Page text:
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What is Bot Traffic?

what is bot traffic and how are bots used for online interactions

When most people hear the term “bot traffic,” they think of cybercrime or fake social media views. These are both common uses for bot traffic, but bots themselves are not inherently bad. Depending on the purpose of the bots, they can be beneficial for your site and your user experience, or they can be completely neutral. Bots are just programmed scripts that do the job they were made to do. 

What is bot traffic?

Bot traffic is a term used to describe non-human traffic to websites and apps. Much of this activity is automated tasks such as collecting data, monitoring services and ensuring that most of the websites and computer programs we use work smoothly.

However there is also a large segment of non-human activity online which is made up of malicious bots. These can be used for a wide range of fraudulent and vindictive activities, from DDoS attacks, to repetitive tasks such as spam and advertising click fraud.

The volume of non-human internet traffic has been rising year on year, and a 2023 report by Imperva found that bots make up nearly half (49.6%) of all internet traffic. A rise of 2% from the previous year.

Of this, bots used for fraudulent and malicious behavior make up nearly a third of total internet traffic, at 32%.

Chart source: Imperva, Bad Bot Report, 2023

Chart source: Imperva, Bad Bot Report, 2023

Increasingly, businesses are waking up to the importance of knowing how to prevent malicious bot activity on their websites. Whether they are storing sensitive information, paying for ads or providing internet based services.

But how do these bots operate, and what do you need to know before you start looking to block bots on your website?

What are good bots?

Most of the activity we do online depends on the data collected by internet bots. These bots are primarily used to legally gather information to improve the user experience. For example, the bots you DO want on your site are the search engine crawlers.

Crawlers such as the Google bots catalog and index your web pages so Google can serve up your content in the search results. Without these crawlers, the internet would be a vastly different place than it is today, and your website wouldn’t show up in the search engines.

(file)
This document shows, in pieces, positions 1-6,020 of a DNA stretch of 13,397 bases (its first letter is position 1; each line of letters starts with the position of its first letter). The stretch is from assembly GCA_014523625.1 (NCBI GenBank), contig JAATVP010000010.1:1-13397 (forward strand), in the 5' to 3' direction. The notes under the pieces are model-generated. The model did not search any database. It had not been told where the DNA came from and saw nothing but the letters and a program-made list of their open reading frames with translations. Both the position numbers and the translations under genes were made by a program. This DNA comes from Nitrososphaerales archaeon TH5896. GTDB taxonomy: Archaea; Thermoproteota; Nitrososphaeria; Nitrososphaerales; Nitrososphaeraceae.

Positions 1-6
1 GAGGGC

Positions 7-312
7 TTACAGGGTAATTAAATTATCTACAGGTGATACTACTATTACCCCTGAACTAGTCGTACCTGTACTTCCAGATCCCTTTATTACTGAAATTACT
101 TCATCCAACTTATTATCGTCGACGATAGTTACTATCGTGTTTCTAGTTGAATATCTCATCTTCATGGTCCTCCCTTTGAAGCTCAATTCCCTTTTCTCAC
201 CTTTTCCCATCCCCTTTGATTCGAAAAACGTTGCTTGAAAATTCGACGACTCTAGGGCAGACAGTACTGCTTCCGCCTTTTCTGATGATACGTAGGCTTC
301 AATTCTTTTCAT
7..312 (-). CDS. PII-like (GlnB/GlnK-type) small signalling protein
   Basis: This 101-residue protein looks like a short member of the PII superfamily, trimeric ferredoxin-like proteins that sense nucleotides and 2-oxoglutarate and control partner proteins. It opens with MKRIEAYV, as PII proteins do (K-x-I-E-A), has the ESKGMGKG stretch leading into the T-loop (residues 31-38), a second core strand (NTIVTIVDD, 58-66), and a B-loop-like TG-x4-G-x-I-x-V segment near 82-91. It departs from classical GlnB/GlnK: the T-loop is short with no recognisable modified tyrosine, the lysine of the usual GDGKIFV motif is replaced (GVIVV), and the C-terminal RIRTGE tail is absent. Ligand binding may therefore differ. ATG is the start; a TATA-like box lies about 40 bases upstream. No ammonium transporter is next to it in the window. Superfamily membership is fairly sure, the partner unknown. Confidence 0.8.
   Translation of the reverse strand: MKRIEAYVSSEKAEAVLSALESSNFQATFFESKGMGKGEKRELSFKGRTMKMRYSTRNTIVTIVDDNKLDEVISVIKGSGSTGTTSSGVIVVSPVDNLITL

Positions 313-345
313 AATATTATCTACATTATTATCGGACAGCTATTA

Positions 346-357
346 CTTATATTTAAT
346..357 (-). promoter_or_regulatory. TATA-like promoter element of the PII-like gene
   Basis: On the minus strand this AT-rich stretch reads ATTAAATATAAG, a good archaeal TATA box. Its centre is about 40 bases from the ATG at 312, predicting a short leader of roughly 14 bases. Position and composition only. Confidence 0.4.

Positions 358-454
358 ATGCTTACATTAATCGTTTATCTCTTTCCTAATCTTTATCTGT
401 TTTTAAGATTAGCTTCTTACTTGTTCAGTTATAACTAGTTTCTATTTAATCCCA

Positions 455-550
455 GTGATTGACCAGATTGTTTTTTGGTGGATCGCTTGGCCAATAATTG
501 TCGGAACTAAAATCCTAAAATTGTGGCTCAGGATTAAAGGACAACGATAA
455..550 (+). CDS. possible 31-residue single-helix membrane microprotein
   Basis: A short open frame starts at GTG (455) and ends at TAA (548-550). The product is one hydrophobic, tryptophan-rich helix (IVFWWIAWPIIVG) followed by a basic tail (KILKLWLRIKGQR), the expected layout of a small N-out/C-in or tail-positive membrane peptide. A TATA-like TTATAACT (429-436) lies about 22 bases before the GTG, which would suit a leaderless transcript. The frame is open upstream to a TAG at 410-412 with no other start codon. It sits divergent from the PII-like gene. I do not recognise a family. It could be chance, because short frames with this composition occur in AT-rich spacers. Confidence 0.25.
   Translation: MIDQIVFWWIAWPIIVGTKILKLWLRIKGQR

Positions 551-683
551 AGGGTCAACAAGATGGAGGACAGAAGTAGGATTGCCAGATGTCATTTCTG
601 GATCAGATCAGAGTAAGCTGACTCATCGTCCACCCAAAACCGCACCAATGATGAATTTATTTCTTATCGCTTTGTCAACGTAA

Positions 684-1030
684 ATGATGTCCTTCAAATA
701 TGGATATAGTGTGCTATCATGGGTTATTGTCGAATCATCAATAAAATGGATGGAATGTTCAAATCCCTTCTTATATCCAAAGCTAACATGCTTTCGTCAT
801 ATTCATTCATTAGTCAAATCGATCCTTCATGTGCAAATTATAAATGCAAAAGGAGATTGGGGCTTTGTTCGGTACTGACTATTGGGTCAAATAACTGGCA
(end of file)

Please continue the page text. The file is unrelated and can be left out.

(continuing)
Other services such as marketing tools and data analysis tools also use these website crawlers to collect and collate information.

Website monitoring bots are another important part of the internet, which ensure that our websites work as they should. These bots work to monitor loading times, downtimes, and other metrics that provide a health assessment of the site and tell relevant parties where there are bottlenecks and other issues that can be addressed.

There are also aggregation bots that gather information from multiple locations to collate in one place. Think of flight or hotel booking platforms, or insurance comparison sites which rely on these good bots to find the best deals for us from across a huge range of websites. Something that could take a human user many hours of manual searching is made simple.

Scraping bots can be good or bad, depending on the intended purpose of the scraping. “Scraping” means to collect information from a website, often contact information. When done legally, the information can be used for research and other wholesome activities, but it’s often lifted illegally.

And, increasingly, chatbots and transactional bots are used to automate processes such as customer services or complaint handling. Often these bots are used to interact with users before routing them to a real person, freeing up the human operator to handle more enquiries or carry out other tasks.

What are bad bots?

Malicious bots usually exist to make someone money, whether that’s by stealing your information or taking down your site. In general, these malicious bots are used to mimic human behaviors such as commenting, clicking or engaging with social media platforms.

Spambots are one of the most common and annoying form of malicious bots. These bots can fill your comment sections with advertising messages, send endless SMS spam to your phone, or scrape contact info for phishing email attacks. If they’re able to hack your data, they may execute a ransomware attack, in which your data will be held hostage for payment.

Ad fraud and click fraud are some of the most prevalent and profitable (for the fraudster) forms of bot attack. While the two terms are often used interchangeably, there is a subtle difference.